(diabetic-angel) #26

i am not offended to be called a diabetic cuz its true and i will say it loud & proud! although someone at my school said tht diabetes was a fat person disease=( tht made me so mad and i wanted to punch the person out cold, but i would prob get suspended for tht. DARN! next time tht person gets to meet my lovely hard FIST!


(Savs) #27

I don't think the word is offensive at all... its what we are?

Although we are diabetics, I can see how someone might think it a demeaning word as it makes us seem unhuman: you call a dog a dog, you call a cat a cat, you call a human a human... but then we get called diabetics.

While, like many of you, I am not offended, it may be a sensitive subject for some people.


(Savs) #28

[quote user="Katie"]

I'm not offended by being called a diabetic, but the term annoys me to a certain extent just because people with other diseases aren't referred to by what disease they have.

[/quote]

just had to throw this in there: People with Autism are often referred to as Autistic


(paulg765) #29

[quote user="Deckard"]When these terms were originally devised, I promise you they were never meant as a pejorative and considering them as such is simply wrong.[/quote]

Actually, what's interesting is that when the word diabetic was originally derived, diabetes was a disease which was not only incurable (as it still is today), but it was also unmanageable.  Before the discovery of insulin in 1921, a diagnosis of diabetes was a death sentence.  A diabetic was a person, usually a child or youngster, who was never going to see adulthood.  They were isolated, perhaps even ostracized, from the rest of society to wards where they fell into comas and ultimately died.  Look at this description of diabetes taken from the Wikipedia article on "Insulin."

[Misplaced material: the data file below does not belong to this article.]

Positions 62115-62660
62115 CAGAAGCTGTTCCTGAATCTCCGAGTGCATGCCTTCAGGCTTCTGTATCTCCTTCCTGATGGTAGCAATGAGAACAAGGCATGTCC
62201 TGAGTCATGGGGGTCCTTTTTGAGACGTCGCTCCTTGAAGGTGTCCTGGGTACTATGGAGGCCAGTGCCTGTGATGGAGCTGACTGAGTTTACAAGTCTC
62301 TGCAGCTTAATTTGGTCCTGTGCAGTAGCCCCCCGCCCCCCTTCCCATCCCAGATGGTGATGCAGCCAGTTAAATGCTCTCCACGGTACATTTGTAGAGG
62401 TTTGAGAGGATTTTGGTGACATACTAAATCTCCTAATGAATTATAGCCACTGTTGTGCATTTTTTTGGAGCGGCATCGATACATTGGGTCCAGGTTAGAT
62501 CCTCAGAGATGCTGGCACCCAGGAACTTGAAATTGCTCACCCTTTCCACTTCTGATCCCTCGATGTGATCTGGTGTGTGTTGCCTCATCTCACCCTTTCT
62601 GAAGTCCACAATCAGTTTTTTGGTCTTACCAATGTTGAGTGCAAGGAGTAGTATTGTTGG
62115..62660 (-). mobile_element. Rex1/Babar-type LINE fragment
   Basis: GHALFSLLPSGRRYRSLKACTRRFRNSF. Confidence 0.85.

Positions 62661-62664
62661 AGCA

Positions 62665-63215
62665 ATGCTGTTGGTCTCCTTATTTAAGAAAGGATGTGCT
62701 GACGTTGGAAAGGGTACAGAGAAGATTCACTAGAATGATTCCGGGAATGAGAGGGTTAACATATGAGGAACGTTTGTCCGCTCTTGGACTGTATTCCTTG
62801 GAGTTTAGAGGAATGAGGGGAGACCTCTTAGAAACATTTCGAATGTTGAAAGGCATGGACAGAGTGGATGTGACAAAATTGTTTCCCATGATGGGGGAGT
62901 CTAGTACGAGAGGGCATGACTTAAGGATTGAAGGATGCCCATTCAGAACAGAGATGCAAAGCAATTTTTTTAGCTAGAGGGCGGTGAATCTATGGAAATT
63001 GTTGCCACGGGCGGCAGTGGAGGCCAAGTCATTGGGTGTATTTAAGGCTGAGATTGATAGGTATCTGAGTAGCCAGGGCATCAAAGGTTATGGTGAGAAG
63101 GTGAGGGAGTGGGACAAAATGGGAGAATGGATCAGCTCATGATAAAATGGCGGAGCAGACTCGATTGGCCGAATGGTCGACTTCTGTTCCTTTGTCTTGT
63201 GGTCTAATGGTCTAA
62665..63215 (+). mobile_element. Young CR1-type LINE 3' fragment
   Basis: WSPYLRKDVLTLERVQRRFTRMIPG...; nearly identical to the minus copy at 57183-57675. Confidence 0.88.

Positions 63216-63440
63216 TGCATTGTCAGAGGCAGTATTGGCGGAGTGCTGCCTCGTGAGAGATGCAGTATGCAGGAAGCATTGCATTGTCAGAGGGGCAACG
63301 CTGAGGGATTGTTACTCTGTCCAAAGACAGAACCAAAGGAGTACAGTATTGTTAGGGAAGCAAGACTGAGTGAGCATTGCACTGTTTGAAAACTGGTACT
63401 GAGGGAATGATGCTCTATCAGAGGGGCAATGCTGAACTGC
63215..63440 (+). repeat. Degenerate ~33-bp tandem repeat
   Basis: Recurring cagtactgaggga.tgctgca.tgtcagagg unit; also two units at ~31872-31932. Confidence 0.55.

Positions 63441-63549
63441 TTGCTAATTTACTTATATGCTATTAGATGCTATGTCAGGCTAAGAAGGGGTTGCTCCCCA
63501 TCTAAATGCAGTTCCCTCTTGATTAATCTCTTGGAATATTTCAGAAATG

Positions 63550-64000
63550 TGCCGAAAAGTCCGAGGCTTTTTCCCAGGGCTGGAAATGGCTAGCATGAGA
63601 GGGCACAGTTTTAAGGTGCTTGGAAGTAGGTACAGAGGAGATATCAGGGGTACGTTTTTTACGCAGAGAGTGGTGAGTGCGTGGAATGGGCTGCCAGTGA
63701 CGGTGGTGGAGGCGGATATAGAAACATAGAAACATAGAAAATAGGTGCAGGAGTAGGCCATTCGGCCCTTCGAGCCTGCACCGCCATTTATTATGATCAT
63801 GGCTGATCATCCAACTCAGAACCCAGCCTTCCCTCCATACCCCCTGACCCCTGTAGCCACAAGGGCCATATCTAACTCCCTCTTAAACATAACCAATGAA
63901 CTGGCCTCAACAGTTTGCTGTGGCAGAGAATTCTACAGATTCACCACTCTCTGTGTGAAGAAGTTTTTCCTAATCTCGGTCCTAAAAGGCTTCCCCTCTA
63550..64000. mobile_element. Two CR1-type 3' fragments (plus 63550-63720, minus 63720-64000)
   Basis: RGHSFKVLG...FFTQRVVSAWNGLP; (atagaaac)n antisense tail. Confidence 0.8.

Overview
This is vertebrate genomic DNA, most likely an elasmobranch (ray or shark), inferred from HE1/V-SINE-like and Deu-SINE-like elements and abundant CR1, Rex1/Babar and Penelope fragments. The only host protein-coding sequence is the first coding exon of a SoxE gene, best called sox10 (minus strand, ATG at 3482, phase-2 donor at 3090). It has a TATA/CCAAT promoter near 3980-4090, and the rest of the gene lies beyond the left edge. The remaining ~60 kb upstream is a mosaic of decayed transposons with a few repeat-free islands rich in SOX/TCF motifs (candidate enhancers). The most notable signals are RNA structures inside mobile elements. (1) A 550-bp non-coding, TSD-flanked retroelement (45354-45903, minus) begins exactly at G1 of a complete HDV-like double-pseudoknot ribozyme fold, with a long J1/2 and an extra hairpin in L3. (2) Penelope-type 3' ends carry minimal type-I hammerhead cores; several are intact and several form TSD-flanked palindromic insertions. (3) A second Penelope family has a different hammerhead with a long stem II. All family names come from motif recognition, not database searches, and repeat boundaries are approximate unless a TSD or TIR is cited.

Children dying from diabetic keto-acidosis were kept in large wards, often with 50 or more patients in a ward, mostly comatose. Grieving family members were often in attendance, awaiting the (until then, inevitable) death. In one of medicine's more dramatic moments Banting, Best, and Collip went from bed to bed, injecting an entire ward with the new purified extract. Before they had reached the last dying child, the first few were awakening from their coma, to the joyous exclamations of their families.

You see, where the term "diabetic" might have been fitting for this time period when a "diabetic's" life was so affected by the diagnosis, it is no longer true today.  In my opinion, the term is antiquated and burdened with negative connotations.  Intelligent and compassionate people shouldn't use it.


(paulg765) #30

[quote user="Savs"]just had to throw this in there: People with Autism are often referred to as Autistic[/quote]

Actually not, and that's just the point.  A person with Autisim is not known as "an Autistic."  He (or she) might be called an "autistic child."  A person with diabetes might be called "a diabetic child" where diabetic is used as an adjective but he or she might also be called "a diabetic" where diabetic is used as a noun.  Yes we are talking semantics, but often negative semantics are the signposts of prejudice or bias.


(system) #31

I guess I don't agree with someone telling me I'm unintelligent and not compassionate because I use the term "diabetic." Having diabetes is very much a part of who I am, but it's only a part. I'm also a student, a teacher, a daughter, an alcoholic, a redhead, a friend.... much more. Someone could use any of those words (and a thousand others) to describe me and they would all be very true. As long as they are speaking truthfully about me and who I am and the things I do, I'm not offended.